In Euclidean 3-space, one can apply the concepts above on a suitably-oriented planar surface. In that sense the vector product a and b can still be seen as a directed-arc on a planar circle of radius ab. Alternatively, one can use the right-handed orthogonal unit-vectors of a standard Cartesian frame {σx, σy, σz} to define a Cartesian unit-trivector i3 as the directed-volume vector-product σxσyσz. The bivector (or covector) basis in that case can be written as: σxσy = i3 σz, σyσz = i3 σx, and σzσx = i3 σy. Thus the Cartesian unit-trivector i3 lets us define a dual vector-space (a vector set mapped to the bivector or one-form basis) that proves helpful e.g. in the analysis of: gradients, angular momentum, particle scattering, stress/strain, quantized spin, and crystal periodicity. In fact one can show that nature overtly expresses her fondness for such reciprocal or dual spaces in everything from the uncertainty principle (e.g. linking transverse momentum spread in diffraction with our knowledge of "which slit") to the relativistic relationship between time and space (see the next section).

The Cartesian unit-trivector lets us also write the vector product above in 3 dimensions as ab = ab + a^b = ab + i3 a×b. The familiar cross-product a×b (figure at right) is therefore the 3-vector dual to the bivector (or directed-area) a^b. Hence in crystallography, for example, the reciprocal-lattice vector basis {a*,b*,c*} is simply written in terms of direct-lattice basis vectors {a,b,c} via relations like a* = (b×c)/Vc and b* = (c×a)/Vc, where the unit cell volume Vc = a⋅(b×c). Use of cross-products to describe e.g. torques and magnetic forces in intro-physics courses also relies on the idea of vectors that are orthogonal, and in this sense dual, to a directed area. It's helpful to know this, because not all problems involving a directed area can be solved from properties of the cross-product alone. For example bivectors transform differently than vectors, and the wobble of a lopsided football might involve a matrix rather than a scalar moment of inertia.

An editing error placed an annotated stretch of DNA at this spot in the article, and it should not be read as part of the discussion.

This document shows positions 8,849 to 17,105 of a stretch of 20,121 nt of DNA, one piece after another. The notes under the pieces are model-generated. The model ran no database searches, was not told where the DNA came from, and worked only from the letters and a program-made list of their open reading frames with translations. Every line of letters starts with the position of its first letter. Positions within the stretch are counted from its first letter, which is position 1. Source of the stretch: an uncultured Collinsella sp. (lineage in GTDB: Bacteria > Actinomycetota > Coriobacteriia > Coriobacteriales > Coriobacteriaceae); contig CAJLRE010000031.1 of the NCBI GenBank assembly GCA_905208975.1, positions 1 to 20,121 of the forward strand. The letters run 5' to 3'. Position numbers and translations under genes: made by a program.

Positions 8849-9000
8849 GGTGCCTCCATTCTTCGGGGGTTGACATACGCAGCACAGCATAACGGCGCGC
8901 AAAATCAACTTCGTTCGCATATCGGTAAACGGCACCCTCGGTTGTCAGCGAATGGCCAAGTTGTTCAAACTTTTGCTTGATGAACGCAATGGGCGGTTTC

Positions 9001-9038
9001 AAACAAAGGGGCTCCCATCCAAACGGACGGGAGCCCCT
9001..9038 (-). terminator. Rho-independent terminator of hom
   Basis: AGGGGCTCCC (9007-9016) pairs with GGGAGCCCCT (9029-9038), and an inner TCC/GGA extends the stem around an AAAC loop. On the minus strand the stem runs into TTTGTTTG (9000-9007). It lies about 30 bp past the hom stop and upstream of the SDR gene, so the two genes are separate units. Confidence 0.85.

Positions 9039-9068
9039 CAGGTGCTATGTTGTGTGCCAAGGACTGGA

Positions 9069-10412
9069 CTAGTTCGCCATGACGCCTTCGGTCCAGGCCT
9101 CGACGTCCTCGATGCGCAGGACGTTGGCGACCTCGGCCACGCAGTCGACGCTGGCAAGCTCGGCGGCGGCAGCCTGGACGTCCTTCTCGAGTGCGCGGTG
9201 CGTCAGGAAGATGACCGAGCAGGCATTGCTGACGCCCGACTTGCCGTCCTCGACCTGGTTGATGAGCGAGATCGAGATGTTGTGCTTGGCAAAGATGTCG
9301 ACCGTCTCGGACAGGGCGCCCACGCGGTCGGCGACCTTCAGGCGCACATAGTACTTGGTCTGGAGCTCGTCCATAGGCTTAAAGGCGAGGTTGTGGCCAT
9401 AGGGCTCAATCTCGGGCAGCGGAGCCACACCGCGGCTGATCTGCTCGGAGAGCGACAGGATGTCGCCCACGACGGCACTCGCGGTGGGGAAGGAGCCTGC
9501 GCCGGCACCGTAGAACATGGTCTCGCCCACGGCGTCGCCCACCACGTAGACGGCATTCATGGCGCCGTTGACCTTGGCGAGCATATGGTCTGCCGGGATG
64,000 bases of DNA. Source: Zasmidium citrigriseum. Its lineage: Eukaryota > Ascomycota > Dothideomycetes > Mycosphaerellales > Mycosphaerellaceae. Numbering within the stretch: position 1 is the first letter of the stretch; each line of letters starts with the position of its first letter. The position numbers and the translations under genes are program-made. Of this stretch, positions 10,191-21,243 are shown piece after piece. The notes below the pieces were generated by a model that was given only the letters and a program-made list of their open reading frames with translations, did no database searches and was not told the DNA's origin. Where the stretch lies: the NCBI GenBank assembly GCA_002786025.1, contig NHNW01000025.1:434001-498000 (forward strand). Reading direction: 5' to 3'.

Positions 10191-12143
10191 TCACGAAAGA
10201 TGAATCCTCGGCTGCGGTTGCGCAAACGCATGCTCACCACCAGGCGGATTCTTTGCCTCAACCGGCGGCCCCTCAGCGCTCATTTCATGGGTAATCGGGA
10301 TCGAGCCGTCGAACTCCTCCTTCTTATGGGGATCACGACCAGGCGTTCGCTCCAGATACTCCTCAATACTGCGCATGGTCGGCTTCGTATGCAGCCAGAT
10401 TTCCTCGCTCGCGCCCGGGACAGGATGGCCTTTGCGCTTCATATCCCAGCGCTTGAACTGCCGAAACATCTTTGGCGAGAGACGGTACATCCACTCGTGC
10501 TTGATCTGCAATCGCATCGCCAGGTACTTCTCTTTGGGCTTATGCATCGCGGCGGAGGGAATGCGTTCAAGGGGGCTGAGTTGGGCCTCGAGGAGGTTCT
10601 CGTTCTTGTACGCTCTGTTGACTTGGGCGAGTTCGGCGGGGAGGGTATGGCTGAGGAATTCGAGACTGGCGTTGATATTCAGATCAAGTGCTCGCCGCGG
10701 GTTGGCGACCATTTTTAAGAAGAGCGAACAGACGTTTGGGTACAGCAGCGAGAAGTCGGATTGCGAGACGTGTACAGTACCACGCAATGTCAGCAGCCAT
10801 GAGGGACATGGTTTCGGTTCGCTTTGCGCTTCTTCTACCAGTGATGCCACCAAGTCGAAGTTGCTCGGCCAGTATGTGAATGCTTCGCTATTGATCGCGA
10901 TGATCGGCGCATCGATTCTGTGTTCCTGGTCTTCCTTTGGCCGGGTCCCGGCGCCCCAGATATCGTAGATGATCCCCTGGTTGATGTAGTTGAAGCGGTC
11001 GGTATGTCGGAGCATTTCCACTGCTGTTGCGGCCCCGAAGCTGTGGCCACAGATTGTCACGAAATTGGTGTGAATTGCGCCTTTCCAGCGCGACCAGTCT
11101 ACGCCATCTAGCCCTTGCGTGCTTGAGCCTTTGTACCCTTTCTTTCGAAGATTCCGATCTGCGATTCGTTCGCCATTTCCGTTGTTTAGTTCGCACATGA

As with the right-angle unit-bivector i, when multiplied by itself the Cartesian unit-trivector i3 also equals the scalar quantity -1. Hence in vector geometry the square root of minus one has more than one important, and non-imaginary, place to call home.

Space-time and the Minkowski pseudoscalar

Vector multiplication in spacetime at the very least makes contact with intro-physics in so far as gravity and magnetism are relativistic effects. To explore this, we start with the oriented unit-hypervolume named in the section title. This dude is the 4D version of "two right turns in a plane". Hence it too yields "-1" when multiplied by itself.

For example, a right-handed set of orthogonal unit-vectors in flat-spacetime {γt, γx, γy, γz} lets one define the Minkowski pseudoscalar I4 as the quadvector product γtγxγyγz. The time-vector γt in this basis-set defines simultaneity for a subset of co-moving objects, which after multiplication by any other spacetime vector (e.g. displacement, or energy-momentum) describes the space-time split in that vector (time vs. space, or mass-energy vs. momentum) as it is experienced by those co-moving objects. In other words, multiplication with an object's time unit-vector γt immediately tosses spacetime vectors into an even subalgebra (or spacetime split) whose scalar, bivector and quadvector elements (reminescent of the 2D case above) masquerade beautifully as a set of spatial 3-vectors parameterized by object scalar time. This is the world that each of us experiences.